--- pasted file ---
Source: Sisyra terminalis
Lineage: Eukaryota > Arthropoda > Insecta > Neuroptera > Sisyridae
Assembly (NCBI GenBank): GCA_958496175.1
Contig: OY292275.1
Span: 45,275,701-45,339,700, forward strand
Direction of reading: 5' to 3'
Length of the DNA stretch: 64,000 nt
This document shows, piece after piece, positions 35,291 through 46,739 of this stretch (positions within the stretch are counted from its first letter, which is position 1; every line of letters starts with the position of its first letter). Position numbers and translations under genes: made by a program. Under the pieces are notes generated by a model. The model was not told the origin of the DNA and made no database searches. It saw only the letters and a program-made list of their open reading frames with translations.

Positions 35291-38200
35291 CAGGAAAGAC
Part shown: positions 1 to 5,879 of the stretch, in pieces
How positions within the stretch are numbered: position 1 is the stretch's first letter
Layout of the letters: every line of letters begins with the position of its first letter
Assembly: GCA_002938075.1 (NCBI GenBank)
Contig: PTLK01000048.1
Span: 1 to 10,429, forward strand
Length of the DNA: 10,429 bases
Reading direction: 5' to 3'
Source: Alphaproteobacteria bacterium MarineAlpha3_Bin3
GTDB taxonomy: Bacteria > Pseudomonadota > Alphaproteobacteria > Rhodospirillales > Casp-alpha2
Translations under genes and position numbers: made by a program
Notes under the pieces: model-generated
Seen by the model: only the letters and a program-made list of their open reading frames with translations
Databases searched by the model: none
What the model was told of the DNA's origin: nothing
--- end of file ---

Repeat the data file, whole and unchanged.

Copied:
Source: Sisyra terminalis
Lineage: Eukaryota > Arthropoda > Insecta > Neuroptera > Sisyridae
Assembly (NCBI GenBank): GCA_958496175.1
Contig: OY292275.1
Span: 45,275,701-45,339,700, forward strand
Direction of reading: 5' to 3'
Length of the DNA stretch: 64,000 nt
This document shows, piece after piece, positions 35,291 through 46,739 of this stretch (positions within the stretch are counted from its first letter, which is position 1; every line of letters starts with the position of its first letter). Position numbers and translations under genes: made by a program. Under the pieces are notes generated by a model. The model was not told the origin of the DNA and made no database searches. It saw only the letters and a program-made list of their open reading frames with translations.

Positions 35291-38200
35291 CAGGAAAGAC
Part shown: positions 1 to 5,879 of the stretch, in pieces
How positions within the stretch are numbered: position 1 is the stretch's first letter
Layout of the letters: every line of letters begins with the position of its first letter
Assembly: GCA_002938075.1 (NCBI GenBank)
Contig: PTLK01000048.1
Span: 1 to 10,429, forward strand
Length of the DNA: 10,429 bases
Reading direction: 5' to 3'
Source: Alphaproteobacteria bacterium MarineAlpha3_Bin3
GTDB taxonomy: Bacteria > Pseudomonadota > Alphaproteobacteria > Rhodospirillales > Casp-alpha2
Translations under genes and position numbers: made by a program
Notes under the pieces: model-generated
Seen by the model: only the letters and a program-made list of their open reading frames with translations
Databases searched by the model: none
What the model was told of the DNA's origin: nothing